Acute myelogenous leukemia (AML) is a prevalent, deadly disease in older adults. Unlike the incidence rate of acute lymphoblastic leukemia (ALL) which stays pretty much the same among people of varying age groups, the incidence rate of AML shows a dramatic increase with increased age, suggesting a strong association between age and AML pathogenesis. The proposed research aims to (1) determine how two of the common mutations found in AML patients contribute to AML pathogenesis;(2) identify age-dependent factors that contribute to AML pathogenesis;and (3) validate potential, novel therapeutics against AML. The experiments will utilize various unique zebrafish models enabling inducible expression of the human oncogenes. The zebrafish has emerged as a powerful vertebrate model organism because it is highly amenable to both genetic and chemical perturbation. More than a dozen zebrafish mutants have been shown to recapitulate the characteristics of human hematological diseases, indicating that the hematopoietic system is highly conserved between zebrafish and humans. The proposed research will not only provide new insights into AML pathogenesis, but also lay a foundation for the use of zebrafish in studying the aging of the hematopoietic system. In addition, the proposed experiments will utilize novel chemical suppressors of the AML-like phenotype in zebrafish that we recently identified. Further characterization of these compounds may prove useful in the development of more effective and safer therapeutics against AML. The candidate has a background in cancer and molecular biology and now seeks to expand her scientific expertise and develop a research program centering around cancer, aging, and chemical biology. The candidate will conduct the research under the supervision of Dr. Randall Peterson. Dr. Peterson is known for his pioneering work on combining chemical genetic tools and zebrafish developmental biology for cardiovascular research. The candidate has also assembled a panel of advisors that include leaders in cancer, hemaotopoiesis, and aging. The sponsor and the advisors will closely interact with the candidate and guide her in both scientific and professional development. Ultimately, this program will facilitate the candidate's goals of becoming an independent investigator in cancer and aging.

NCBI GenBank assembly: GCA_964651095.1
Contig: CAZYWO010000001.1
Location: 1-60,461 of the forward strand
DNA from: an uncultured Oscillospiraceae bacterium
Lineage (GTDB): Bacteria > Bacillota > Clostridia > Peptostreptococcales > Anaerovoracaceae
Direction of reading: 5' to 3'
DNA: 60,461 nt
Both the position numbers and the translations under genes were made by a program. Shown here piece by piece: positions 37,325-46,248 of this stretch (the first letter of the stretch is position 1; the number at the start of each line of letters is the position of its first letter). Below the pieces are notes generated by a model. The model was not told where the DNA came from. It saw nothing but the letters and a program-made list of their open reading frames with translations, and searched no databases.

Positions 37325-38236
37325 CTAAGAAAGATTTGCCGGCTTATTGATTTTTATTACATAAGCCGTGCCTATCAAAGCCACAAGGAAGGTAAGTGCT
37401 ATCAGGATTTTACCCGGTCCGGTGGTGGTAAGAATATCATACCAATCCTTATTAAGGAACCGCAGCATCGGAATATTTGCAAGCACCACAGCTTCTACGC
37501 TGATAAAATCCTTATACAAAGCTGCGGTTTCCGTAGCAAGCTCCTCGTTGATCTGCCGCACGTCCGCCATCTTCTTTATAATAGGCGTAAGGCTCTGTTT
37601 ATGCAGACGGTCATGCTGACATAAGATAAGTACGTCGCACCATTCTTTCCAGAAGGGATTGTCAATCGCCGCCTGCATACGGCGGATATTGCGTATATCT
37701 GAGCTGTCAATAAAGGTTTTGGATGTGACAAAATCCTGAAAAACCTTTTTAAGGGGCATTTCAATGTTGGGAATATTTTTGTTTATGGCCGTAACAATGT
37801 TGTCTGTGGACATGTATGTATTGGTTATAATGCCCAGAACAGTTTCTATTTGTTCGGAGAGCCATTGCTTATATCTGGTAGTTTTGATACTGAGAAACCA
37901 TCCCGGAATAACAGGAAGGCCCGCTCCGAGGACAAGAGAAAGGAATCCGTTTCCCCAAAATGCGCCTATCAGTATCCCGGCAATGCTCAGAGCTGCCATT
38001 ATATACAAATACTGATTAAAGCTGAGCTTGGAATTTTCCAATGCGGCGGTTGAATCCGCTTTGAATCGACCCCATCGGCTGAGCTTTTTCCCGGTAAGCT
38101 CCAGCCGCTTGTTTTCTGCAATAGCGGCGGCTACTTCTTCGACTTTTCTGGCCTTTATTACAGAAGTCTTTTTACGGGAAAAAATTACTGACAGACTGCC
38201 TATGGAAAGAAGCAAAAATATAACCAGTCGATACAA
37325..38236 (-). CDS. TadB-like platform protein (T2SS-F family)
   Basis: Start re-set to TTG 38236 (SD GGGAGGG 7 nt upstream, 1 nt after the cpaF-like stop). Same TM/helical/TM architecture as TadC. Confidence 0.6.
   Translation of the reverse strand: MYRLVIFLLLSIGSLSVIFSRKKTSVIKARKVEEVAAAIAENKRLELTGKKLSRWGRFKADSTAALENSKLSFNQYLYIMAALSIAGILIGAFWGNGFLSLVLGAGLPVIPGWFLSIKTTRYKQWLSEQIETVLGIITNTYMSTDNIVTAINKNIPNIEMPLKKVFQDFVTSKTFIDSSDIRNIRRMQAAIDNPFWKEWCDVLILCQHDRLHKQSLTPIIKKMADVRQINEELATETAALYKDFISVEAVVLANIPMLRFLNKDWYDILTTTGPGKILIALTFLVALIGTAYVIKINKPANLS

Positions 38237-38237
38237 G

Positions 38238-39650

Agency
National Institute of Health (NIH)
Institute
National Institute on Aging (NIA)
Type
Research Scientist Development Award - Research & Training (K01)
Project #
5K01AG031300-05
Application #
8306217
Study Section
National Institute on Aging Initial Review Group (NIA)
Program Officer
Fuldner, Rebecca A
Project Start
2008-08-01
Project End
2013-10-31
Budget Start
2012-08-01
Budget End
2013-10-31
Support Year
5
Fiscal Year
2012
Total Cost
$132,570
Indirect Cost
$9,820
Name
Massachusetts General Hospital
Department
Type
DUNS #
073130411
City
Boston
State
MA
Country
United States
Zip Code
02199
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